|An Iranian family seeks safety on the streets of Tehran after a 4.6 magnitude quake rocks a city already struggling with the Middle East's deadliest coronavirus outbreak. (Photo: AFP/Amir Kholousi) |
The shallow 4.6 magnitude quake hit at 12.48am (2018 GMT) near the city of Damavand, about 55km east of Tehran, the US Geological Survey said.
It saw scores of residents of Tehran flee buildings for the safety of the capital's streets and parks, AFP journalists reported.
Many spent the rest of the night sleeping in their cars on the side of the road, apparently too fearful to return to their homes.
Some wore face masks, a sign of the times in a country already struggling to contain the Middle East's deadliest outbreak of the COVID-19 pandemic.
The temblor struck as Iranians were either sleeping or resting after iftar, the meal breaking the daytime fast observed by Muslims during the holy month of Ramadan.
"We were sitting down when the earthquake struck," said 45-year-old Tehran resident Ahmad.
"We felt it completely shaking (the building), and then we all went out of the house together to be outside and not to be in danger if an aftershock struck," he said.
His wife Maryam, who like him was wrapped in a blanket, said they escaped the apartment using the stairwell.
"We quickly took the children by their hands and got out," said the 37-year-old housewife.
Health ministry spokesman Kianoush Jahanpour said on Twitter that the tremor claimed the life of one person.
He called on people to "keep calm" and to follow safety guidelines.
Iran's national emergency services said the person who died was a 60-year-old man in Damavand county.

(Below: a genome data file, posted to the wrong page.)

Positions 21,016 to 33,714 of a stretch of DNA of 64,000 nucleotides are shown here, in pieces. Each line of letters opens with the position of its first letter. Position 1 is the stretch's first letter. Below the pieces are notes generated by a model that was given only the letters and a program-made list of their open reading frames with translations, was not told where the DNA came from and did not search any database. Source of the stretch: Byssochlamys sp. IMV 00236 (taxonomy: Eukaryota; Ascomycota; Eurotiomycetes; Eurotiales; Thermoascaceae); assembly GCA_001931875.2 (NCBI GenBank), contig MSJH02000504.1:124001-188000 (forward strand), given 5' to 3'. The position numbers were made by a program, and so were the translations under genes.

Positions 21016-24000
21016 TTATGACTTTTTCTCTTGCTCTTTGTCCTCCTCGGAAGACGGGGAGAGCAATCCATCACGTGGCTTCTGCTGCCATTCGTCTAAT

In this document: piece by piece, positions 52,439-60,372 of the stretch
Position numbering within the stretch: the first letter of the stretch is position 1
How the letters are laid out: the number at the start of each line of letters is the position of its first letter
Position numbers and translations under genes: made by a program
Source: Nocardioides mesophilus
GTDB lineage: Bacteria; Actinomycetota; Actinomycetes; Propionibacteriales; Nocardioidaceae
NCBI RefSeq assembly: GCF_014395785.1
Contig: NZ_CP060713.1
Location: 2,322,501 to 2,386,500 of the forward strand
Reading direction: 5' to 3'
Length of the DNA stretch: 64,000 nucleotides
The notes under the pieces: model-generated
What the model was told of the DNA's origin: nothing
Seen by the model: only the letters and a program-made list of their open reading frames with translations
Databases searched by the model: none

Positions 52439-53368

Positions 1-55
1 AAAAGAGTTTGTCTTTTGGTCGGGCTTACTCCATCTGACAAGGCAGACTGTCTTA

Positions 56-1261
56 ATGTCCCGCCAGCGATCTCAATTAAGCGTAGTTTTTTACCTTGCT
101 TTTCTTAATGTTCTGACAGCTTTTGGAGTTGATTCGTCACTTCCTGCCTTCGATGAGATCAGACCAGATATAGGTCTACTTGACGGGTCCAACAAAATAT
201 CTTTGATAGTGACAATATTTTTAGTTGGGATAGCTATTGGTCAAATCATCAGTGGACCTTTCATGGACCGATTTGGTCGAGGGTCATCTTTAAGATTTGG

Twenty-three people were injured in Tehran and Alborz provinces, a spokesman for the organisation told AFP.
The Iranian Red Crescent said its staff were on standby but that so far there were no reports of any collapsed buildings in which to carry out search and rescue operations.
"The situation is now stable, but we are still completely on alert" in the provinces of Tehran, Alborz, Mazandaran, Qom and Semnan, said Hamed Sajjadi, head of the organisation's rescue operations.
Six people were hospitalised, he told AFP.
"We were ready to accommodate people in stadiums with respect to social distancing, but it was not necessary," he said, referring to health guidelines aimed at stemming the spread of the coronavirus.
The USGS said the quake struck at a depth of 10km. Its epicentre was south of Mount Damavand, a largely inactive volcano which at 5,671m is Iran's highest peak.
Tehran University's Seismological Centre said the quake had a magnitude of 5.1 magnitude and was at a depth of seven kilometres.
It reported a series of aftershocks, the most powerful measuring 4.0.
Iran sits on top of major tectonic plates and experiences frequent seismic activity.
A 5.7 magnitude earthquake that rattled the western village of Habash-e Olya on Feb 23 killed at least nine people over the border in neighbouring Turkey.
In November 2017, a 7.3-magnitude quake in Iran's western province of Kermanshah killed 620 people.
In 2003, a 6.6-magnitude quake in southeastern Iran levelled the ancient mud-brick city of Bam and killed at least 31,000 people.
Iran's deadliest quake was a 7.4-magnitude tremor in 1990 that killed 40,000 people in northern Iran, injured 300,000 and left half a million homeless.
In December and January, two earthquakes struck near Iran's Bushehr nuclear power plant.
Iran's Gulf Arab neighbours have raised concerns about the reliability of the country's sole nuclear power facility, and the risk of radioactive leaks in case of a major earthquake.